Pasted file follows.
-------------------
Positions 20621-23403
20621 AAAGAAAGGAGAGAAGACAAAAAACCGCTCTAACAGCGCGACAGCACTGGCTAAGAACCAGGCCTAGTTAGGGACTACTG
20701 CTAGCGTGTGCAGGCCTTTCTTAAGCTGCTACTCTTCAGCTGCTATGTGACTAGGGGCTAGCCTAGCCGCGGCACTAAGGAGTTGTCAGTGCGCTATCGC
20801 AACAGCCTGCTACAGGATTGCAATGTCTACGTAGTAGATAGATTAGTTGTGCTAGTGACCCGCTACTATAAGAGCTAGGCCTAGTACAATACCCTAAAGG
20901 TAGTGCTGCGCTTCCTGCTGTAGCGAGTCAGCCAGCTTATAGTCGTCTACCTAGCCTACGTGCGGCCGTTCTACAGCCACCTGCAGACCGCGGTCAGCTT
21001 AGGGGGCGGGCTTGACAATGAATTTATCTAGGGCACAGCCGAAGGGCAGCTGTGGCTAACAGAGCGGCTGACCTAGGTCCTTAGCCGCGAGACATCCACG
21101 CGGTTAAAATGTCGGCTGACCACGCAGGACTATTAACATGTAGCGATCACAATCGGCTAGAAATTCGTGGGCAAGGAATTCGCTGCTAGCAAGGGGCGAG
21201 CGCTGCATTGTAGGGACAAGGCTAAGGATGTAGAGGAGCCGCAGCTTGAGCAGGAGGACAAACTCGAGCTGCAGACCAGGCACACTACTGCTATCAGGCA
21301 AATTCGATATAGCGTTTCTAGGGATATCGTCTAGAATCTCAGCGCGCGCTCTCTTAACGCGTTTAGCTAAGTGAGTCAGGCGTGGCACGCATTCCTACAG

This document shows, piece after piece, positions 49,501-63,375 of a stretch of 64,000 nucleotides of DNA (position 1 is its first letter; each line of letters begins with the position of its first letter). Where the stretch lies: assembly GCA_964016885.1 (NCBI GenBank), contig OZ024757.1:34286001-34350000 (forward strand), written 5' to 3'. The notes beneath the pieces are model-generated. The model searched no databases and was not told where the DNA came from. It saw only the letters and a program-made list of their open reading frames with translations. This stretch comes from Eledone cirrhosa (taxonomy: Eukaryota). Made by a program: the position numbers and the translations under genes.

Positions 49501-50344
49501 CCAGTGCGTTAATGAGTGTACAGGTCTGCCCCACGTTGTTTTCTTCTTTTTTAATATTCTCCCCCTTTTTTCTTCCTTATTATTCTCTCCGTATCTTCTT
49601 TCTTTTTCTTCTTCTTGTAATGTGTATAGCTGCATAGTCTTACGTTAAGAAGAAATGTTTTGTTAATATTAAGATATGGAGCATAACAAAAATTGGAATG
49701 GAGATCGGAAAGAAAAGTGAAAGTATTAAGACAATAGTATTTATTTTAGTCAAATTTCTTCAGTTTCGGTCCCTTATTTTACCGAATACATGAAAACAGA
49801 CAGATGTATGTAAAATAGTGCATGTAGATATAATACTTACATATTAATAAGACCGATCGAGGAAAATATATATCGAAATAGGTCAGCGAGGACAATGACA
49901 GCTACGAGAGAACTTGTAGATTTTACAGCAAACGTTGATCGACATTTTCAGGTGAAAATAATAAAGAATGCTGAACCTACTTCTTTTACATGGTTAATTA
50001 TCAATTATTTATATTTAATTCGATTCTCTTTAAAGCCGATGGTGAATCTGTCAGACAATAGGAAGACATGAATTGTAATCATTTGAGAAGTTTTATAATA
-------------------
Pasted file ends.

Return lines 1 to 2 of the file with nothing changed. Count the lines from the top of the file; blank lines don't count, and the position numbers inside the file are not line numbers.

Positions 20621-23403
20621 AAAGAAAGGAGAGAAGACAAAAAACCGCTCTAACAGCGCGACAGCACTGGCTAAGAACCAGGCCTAGTTAGGGACTACTG